Calder Pride

Eve's Christmas

Lone Calder Star
Something More

Santa in a Stetson
by Janet Dailey
(Zebra, $6.99, G)  ISBN 1-4201-0664-3
Santa in a Stetson is a good book for younger people starting out reading romances.  Janet Dailey has been writing a long time and she likes Texas, she enjoys pure romance and she writes tales that warm your heart.  This one is no different and despite the title, is a story for any time of year.

Diane Palmer is a local model, wishing for the brighter lights at times, but satisfied that she can make a good living with shoots around Texas. She is 29 and knows her days as a model are limited.  She also knows that she wants something more out of her life, yet isn’t quite sure what it is. That is, until she runs into a cowboy at a rodeo that takes her breath away and for whom she feels a spark.

Lije (short for Elijah) Masters is that cowboy.  He is a rodeo man even though he too dreams of bigger things. Lije has made a name for himself as a bronc rider and owner of several fine horses. He has land that has been in his family and eventually he wants to make enough to run the spread in New Mexico without the need for the rodeoing that is currently paying the bills.  His friend Jim Two Pony operates the ranch while he is away. He is quite taken by Diane, thinking she is one of the most beautiful women he has seen. Yet he senses there is more to her.

They share a whirlwind romance of just a few days and end up deciding to get married. Lije describes his land in such a romantic way, that Diane is certain she will love it, even if her idea of “roughing it” is staying in a bad hotel. Diane grew up in foster homes and yearns for family.  Lije grew up in a loving family and wants that for his own life.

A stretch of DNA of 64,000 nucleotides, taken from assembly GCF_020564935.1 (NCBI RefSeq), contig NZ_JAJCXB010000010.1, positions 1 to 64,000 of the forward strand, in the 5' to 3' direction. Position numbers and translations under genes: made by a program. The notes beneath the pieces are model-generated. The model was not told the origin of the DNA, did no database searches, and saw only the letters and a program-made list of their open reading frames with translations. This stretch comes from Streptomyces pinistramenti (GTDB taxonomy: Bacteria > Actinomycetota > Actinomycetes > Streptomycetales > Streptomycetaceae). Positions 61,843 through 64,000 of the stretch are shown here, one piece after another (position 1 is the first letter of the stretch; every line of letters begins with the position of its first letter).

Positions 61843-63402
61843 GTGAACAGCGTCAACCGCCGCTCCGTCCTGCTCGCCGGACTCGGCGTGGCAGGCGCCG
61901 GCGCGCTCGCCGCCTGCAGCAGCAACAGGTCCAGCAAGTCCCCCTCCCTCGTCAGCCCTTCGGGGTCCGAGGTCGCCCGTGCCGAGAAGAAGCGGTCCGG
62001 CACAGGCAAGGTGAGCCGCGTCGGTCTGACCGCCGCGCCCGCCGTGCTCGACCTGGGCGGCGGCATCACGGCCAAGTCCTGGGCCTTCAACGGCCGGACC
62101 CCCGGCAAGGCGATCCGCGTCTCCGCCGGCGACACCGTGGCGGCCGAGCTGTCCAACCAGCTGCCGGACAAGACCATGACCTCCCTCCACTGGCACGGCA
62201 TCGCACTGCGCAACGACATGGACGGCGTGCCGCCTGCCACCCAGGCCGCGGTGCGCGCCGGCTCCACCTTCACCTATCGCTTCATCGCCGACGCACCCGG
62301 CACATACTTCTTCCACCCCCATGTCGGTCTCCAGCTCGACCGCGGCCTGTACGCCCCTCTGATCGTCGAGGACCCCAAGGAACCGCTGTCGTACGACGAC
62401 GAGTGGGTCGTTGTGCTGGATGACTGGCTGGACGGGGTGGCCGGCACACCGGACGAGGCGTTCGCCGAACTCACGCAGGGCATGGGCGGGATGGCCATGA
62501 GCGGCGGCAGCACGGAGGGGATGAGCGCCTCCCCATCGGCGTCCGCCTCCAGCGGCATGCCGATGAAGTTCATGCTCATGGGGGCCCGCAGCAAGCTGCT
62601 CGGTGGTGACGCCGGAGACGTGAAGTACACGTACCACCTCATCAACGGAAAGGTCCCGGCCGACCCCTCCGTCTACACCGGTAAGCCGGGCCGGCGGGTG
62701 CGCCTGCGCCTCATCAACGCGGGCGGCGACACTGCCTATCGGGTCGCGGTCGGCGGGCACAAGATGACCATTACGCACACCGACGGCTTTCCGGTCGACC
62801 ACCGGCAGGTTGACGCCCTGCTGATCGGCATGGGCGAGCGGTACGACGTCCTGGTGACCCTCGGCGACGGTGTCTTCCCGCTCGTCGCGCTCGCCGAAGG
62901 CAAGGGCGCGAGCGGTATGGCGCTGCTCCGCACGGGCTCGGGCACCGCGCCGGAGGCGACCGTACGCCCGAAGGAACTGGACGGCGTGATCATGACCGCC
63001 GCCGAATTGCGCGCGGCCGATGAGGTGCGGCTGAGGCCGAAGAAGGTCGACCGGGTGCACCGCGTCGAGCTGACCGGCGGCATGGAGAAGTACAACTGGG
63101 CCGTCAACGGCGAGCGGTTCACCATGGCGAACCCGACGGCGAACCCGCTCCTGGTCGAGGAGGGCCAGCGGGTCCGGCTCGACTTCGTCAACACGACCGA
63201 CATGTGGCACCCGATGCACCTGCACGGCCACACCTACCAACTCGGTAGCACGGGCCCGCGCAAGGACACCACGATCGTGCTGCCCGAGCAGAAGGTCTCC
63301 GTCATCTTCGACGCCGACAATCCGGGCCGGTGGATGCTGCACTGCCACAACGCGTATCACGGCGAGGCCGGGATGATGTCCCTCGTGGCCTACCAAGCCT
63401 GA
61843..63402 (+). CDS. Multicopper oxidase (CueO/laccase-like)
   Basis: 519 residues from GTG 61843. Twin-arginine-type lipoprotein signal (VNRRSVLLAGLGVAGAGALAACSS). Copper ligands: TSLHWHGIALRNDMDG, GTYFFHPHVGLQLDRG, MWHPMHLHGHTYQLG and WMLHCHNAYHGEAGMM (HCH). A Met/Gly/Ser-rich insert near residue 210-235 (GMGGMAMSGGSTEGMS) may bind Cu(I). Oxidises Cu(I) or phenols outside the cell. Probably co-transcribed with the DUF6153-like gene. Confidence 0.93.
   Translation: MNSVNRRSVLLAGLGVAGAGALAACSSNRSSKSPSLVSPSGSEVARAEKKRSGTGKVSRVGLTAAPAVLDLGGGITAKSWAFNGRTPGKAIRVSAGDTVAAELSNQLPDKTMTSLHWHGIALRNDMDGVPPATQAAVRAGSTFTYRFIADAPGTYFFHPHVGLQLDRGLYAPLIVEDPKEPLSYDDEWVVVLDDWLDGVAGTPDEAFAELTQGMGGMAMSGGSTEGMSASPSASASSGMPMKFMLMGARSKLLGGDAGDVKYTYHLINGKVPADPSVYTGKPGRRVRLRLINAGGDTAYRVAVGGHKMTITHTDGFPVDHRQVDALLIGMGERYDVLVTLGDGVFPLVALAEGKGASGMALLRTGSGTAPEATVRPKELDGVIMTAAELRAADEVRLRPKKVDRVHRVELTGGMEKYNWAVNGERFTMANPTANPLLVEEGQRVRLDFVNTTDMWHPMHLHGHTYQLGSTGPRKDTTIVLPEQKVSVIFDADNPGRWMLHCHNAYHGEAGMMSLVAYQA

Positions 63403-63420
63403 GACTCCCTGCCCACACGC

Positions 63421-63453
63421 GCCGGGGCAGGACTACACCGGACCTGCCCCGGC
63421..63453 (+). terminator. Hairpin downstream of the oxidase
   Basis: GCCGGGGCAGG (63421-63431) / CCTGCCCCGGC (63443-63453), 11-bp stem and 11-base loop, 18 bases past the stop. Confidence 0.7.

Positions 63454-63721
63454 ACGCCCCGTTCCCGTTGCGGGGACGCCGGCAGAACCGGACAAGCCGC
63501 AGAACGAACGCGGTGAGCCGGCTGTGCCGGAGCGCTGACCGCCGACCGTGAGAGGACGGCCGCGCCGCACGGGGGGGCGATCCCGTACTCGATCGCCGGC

Adjustments are the major order of business for Diane when she moves into the rather old-fashioned ranch house on Lije’s ranch. He spends all day trying to make a go of things and she is stuck at the house, bored with nothing to do but clean, clean, read, clean and cook. Even though their love life is solid, not much else is as Diane sinks into a depression. When a friend offers them a car and Lije resents being a “charity case,” their little world starts to unravel.

I enjoyed this on several levels but there were a few things that didn’t go so well with me either.  Diane’s depression seems reasonable and yet, Lije doesn’t seem to get it. They take the silent suffering idea a little too far for me. I think they could have resolved their issues way sooner than they did just because they tended to argue and sulk rather than really sit down and talk. Jim Two Pony was a character that never really came alive for me. At first he was sullen and non-communicative, giving Diane the idea that he resented her and disliked her. Then with a little offer of help from her, he turned around and became her champion. That turnaround is a little hard to buy.

There were several things that happened in the story, including the town rallying around them, that seemed a little out of place. There isn’t a lot of background in here about Lije’s relationship with the town, and for the help to come their way so suddenly seemed a little too convenient.

Generally though, this tale is enjoyable and has the right amount of romance and tension.  If you are an old fan of Janet Dailey or a new one ready to embrace an author you haven’t read, give Santa in a Stetson a try. 

--Shirley Lyons

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